You can get a personal loan with bad credit, but the interest rates are likely to be high. It can also be harder to get a loan if you have a bad credit history and it may be worth trying to improve your score before you apply for a loan.
Bad credit loans are usually unsecured personal loans. They are designed for those with poor credit histories – or those with no history at all – who are usually excluded by mainstream lenders.
Interest rates are typically much higher on bad credit loans than normal personal loans. This makes them an expensive option for borrowing money.
Your credit score indicates the state of your credit file. The better your score, the higher your chance of being accepted for a loan at a competitive rate. The lower your score, the lower your chance.
Everything in your financial history is recorded on your credit report, such as applications for credit and missing payments. The record dates back six years. While lenders do not see your score, they are able to look at your credit file via credit reference agencies (CRAs) such as Experian and Equifax.
Not all lenders offer loans to people with a bad credit history and even those that do could reject your application if your record is particularly poor.
You are more likely to be accepted than for a standard personal loans
It could improve your credit score if you pay on time
There’s a quick approval process
Less choice in lenders
Not a good long-term borrowing option
The average APR on bad credit loans is around 49%. In comparison, the cheapest rate on a standard personal loan is about 3%.
This is why it's a good idea to try to improve your credit score before applying for a loan.
APR stands for annual percentage rate. It's the cost of borrowing over 12 months and includes the interest on the loan and any fees.
Bad credit is indicative of a poor credit history. Your credit history is stored by three credit reference agencies (CRAs) and dates back six years.
The reasons why you might have bad credit include:
Missed, late or defaulted payments
County court judgements (CCJs), individual voluntary agreements (IVAs) or a file for bankruptcy
Not being on the electoral register
Discrepancies or mistakes, such as accounts registered to an old address
No credit history because you've never had a credit product before
If you have active CCJs, are still repaying an IVA or have yet to be discharged from bankruptcy then you will not qualify for a bad credit loan.
A CCJ, or county court judgement, is a type of court order. It's normally obtained by a lender instructing you to pay back money you owe to it.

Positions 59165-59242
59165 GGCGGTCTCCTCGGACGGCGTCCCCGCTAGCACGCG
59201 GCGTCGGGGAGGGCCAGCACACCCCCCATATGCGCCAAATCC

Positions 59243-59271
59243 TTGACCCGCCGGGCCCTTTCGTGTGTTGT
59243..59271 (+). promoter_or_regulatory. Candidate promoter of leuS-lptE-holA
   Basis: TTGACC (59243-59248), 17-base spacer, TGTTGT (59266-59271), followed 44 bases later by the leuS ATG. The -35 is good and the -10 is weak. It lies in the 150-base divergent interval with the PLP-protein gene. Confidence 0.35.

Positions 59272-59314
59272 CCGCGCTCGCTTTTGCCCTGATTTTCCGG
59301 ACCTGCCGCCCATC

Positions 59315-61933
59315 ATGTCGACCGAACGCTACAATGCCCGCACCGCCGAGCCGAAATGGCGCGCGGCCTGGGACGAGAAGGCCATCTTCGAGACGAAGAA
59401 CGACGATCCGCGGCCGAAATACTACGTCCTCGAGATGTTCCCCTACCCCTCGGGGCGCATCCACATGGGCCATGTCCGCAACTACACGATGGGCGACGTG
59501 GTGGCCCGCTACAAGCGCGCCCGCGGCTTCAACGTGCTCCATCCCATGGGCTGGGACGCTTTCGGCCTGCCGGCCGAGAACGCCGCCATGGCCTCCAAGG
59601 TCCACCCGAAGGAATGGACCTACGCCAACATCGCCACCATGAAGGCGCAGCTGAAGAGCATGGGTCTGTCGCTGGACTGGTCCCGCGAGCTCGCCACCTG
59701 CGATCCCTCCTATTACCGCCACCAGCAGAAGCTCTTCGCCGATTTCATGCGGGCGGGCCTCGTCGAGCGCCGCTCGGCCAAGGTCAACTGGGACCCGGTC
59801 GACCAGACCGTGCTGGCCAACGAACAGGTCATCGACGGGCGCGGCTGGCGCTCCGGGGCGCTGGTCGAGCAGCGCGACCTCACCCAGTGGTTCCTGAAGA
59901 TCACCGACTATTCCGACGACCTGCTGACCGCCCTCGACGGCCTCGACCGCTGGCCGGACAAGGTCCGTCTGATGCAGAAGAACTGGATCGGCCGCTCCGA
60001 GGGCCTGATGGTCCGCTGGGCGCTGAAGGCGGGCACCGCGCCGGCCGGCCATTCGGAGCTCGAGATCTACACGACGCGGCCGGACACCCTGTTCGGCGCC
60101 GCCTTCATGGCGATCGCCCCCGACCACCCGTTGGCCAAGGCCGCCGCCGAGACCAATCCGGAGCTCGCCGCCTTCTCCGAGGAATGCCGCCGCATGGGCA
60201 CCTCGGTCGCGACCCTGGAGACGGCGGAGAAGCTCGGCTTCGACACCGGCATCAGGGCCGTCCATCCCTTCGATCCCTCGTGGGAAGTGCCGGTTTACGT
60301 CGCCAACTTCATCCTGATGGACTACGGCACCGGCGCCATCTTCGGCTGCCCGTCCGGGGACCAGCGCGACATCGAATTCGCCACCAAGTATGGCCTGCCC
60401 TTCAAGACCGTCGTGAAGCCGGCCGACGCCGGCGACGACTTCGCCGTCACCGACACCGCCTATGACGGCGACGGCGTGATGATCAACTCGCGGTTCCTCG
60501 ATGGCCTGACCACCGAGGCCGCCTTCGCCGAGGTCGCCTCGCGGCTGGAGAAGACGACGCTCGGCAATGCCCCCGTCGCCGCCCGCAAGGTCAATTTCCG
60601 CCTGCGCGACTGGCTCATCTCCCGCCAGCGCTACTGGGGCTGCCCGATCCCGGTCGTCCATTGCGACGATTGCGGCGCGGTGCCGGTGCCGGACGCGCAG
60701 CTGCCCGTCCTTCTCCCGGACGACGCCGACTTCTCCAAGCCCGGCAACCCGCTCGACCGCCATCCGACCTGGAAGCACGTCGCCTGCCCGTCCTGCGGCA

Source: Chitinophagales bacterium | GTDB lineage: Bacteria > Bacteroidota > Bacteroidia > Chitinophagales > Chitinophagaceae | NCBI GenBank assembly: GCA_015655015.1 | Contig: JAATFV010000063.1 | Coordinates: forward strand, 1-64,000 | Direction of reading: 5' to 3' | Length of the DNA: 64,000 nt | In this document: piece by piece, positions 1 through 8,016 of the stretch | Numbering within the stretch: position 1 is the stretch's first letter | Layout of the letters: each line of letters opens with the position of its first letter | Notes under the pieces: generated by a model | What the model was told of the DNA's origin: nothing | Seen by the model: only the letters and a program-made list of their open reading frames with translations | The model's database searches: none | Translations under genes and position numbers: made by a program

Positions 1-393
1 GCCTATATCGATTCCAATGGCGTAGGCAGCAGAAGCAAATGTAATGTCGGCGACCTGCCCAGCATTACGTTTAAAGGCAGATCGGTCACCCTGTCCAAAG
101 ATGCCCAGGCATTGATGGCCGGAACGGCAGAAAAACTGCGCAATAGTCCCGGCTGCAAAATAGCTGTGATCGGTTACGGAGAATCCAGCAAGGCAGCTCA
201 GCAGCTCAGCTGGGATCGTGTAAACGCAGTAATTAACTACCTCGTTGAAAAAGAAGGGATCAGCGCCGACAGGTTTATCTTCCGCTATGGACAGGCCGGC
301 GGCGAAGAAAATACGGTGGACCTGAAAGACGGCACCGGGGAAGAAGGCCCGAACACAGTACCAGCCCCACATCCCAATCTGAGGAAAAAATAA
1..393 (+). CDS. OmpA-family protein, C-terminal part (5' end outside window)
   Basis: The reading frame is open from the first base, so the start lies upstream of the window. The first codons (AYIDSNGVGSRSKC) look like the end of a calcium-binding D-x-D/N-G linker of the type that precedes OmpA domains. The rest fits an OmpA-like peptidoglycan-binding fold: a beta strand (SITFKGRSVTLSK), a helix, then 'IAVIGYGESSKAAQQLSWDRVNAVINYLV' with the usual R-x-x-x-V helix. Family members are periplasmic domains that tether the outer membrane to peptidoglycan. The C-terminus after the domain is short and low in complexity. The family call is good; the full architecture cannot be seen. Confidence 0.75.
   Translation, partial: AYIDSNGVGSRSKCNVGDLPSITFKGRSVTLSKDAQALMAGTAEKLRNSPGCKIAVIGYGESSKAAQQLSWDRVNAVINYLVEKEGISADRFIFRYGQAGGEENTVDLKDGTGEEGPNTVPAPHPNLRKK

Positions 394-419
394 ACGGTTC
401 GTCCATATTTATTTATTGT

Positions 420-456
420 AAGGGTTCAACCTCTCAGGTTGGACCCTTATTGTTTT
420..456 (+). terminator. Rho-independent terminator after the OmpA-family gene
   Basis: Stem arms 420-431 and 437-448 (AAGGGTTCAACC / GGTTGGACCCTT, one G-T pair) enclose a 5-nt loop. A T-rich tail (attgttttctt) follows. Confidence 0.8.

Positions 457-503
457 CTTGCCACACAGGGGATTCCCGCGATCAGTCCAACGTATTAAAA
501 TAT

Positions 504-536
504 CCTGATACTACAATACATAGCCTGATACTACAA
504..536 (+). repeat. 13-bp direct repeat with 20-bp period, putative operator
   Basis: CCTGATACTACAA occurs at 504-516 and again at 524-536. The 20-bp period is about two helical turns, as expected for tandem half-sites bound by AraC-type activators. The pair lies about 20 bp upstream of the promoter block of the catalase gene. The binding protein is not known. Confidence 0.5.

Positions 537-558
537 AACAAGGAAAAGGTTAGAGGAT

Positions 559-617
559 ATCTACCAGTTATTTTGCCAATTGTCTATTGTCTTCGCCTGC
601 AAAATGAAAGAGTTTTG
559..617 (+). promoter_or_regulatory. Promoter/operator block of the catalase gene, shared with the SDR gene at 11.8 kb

You can find out more about CCJs and how they work on the Money Advice Service website.
An IVA, or individual voluntary arrangement, is a formal agreement between you and any lenders you owe money to where you agree to pay back all or some of your debts over a specified amount of time.
At the end of your IVA you will be debt free. But the IVA will remain on your credit file for six years after its start date.
Discover more about how IVAs work on the StepChange website.
There are several alternatives to bad credit loans, even if you have a bad credit score.
Credit cards for bad credit
Peer to peer loans
Budgeting loans are interest-free loans from the government. The maximum amount you could get is £812 and the money must be used for certain expenses, like advance rent or funeral costs.
To be eligible for a budgeting loan, you must have been receiving one of the following benefits for at least six months:
Income-based Jobseeker Allowance
Income-related Employment and Support Allowance
If you're already being paid Universal Credit instead of these benefits, you may get a Budgeting Advance instead.
You can apply for a Budgeting Loan on the Gov.UK website.
Credit unions offer savings and loans to local communities. They are often low cost and significantly cheaper than short-term lenders.
If there's one in your area, they could be a good option for a small loan (usually under £3,000).
To borrow from a credit union, you may have to become a member. Some require you to start saving with them first.
Typically, known as credit building cards, these are credit cards with low spending limits designed for those with low credit scores.
You could avoid paying high interest and build your credit record with a bad credit credit card. But you must repay them on time and in full every month. If not, you could damage your score even further and face late payment fees and higher interest rates.
Guarantor loans are personal loans where a named guarantor agrees to repay the loan for you if you're unable to.
The rates may be lower than bad credit loans because the lender has added security that the loan will be repaid.
You must check with your chosen guarantor before you put them down on your application. It's a huge commitment on their part, and they'll need a good credit score and at least 50% equity in their property if they have one.
Peer to peer loans are unsecured personal loans from private lenders who use their savings to lend you money in exchange for earning interest on the loan.
These lenders may be more willing to consider your application even if you have poor credit. The rates may be cheaper than those on loans for bad credit.
Before you apply for a bad credit loan, check you meet all the criteria. A rejection could result in further damage to your credit score.
Other factors that may influence your application include:
Your existing debts
Your regular outgoings
To get a better idea about whether or not you'll be accepted for a bad credit loan, look for lenders that offer a free eligibility check before you formally apply. This is sometimes called a 'soft search'.
Soft searches do not appear on your credit file and so will not damage your score. They work differently to hard searches, performed when you formally apply for credit, which are marked on your credit file.